The reproductive rights movement over the past twenty years seems to have become a bit complacent.Core activists – mostly my age – were vigilant.Abortion was more of a voting issue for those who opposed it than for those who supported the right.Medical advances made the issue more complicated.And, of course, Roe was considered settled law.
Today we are facing a crisis of unimaginable proportions.Abortion has always been a lightning rod for legislative attack.The number and sophistication of proposed restrictive legislation is unprecedented.1000 plus bills that restrict access to reproductive health and rights have been introduced in state legislatures this year.80 restrictions have been passed by one house.10 have been enacted.Women stopped legislation requiring vaginal probes in VA but could not stop the legislation in TX.States like Pennsylvania passed sonogram laws with the Governor saying women could “just close their eyes” if they didn’t want to look at the sonograms that are required to be placed virtually up against their eyeballs.Legislation to ban funding of Planned Parenthood has been signed into law in a number of states and is being argued in the courts.Planned Parenthood clinics are being forced to close down.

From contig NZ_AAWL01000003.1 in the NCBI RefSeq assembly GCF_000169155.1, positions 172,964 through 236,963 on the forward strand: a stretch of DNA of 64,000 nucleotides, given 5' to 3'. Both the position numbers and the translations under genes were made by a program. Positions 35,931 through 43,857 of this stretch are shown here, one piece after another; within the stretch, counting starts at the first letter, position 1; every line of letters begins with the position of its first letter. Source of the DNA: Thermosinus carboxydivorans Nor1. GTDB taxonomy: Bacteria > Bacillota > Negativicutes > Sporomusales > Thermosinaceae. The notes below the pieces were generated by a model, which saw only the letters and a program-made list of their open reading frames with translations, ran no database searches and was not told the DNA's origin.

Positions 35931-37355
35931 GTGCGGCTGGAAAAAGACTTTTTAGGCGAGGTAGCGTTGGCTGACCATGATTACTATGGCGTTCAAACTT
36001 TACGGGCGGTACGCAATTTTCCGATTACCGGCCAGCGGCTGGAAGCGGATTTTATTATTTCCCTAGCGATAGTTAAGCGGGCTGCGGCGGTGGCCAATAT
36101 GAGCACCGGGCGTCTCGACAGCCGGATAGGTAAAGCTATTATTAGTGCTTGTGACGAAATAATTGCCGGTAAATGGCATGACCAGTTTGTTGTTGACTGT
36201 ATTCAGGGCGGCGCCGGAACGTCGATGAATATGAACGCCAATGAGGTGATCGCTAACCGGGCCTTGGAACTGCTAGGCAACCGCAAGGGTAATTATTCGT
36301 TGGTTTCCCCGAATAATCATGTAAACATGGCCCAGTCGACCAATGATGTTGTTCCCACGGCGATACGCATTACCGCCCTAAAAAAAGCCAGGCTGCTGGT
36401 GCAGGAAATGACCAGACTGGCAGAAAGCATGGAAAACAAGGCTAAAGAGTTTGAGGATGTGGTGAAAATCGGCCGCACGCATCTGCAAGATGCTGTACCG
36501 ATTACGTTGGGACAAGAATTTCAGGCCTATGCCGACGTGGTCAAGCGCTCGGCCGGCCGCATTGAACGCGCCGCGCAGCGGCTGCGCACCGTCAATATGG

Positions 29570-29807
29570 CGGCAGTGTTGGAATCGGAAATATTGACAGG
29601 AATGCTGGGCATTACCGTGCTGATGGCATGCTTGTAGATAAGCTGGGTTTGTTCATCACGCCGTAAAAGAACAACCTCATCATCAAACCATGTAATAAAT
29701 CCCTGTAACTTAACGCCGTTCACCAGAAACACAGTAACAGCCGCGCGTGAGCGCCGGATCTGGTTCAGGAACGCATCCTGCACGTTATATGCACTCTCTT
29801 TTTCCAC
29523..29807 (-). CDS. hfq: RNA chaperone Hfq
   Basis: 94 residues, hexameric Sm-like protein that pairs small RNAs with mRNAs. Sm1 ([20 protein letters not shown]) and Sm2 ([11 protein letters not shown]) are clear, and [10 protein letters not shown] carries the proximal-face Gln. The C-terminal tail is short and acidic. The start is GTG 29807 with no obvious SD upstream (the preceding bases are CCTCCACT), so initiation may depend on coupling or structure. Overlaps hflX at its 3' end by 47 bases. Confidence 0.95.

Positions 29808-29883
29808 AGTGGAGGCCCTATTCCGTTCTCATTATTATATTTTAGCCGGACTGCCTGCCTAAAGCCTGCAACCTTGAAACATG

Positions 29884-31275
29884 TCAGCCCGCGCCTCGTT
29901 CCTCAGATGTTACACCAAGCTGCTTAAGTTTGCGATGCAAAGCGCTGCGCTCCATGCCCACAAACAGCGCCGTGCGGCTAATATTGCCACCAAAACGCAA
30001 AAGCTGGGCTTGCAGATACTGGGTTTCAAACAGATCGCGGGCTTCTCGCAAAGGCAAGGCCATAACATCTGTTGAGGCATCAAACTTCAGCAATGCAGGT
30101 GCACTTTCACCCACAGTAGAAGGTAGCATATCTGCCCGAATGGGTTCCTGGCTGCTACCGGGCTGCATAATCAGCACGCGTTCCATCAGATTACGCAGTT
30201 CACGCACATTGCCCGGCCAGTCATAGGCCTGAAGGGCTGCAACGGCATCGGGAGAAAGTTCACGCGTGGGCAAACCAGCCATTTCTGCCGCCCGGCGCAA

The fact that contraception has become a flash point is scary.I feel as though I am living somewhere in a world squeezed between the Scarlet Letter and The Handmaid’s Tale.The impunity with which Rush Limbaugh could call a young woman a “slut” with no comment from the Republican nominee and silent agreement by the Catholic Church is alarming.It is unnerving that members of Congress voted for an amendment to allow Catholic Hospitals, Charities and Colleges to deny coverage of contraception and then were surprised when their constituents reacted in horror.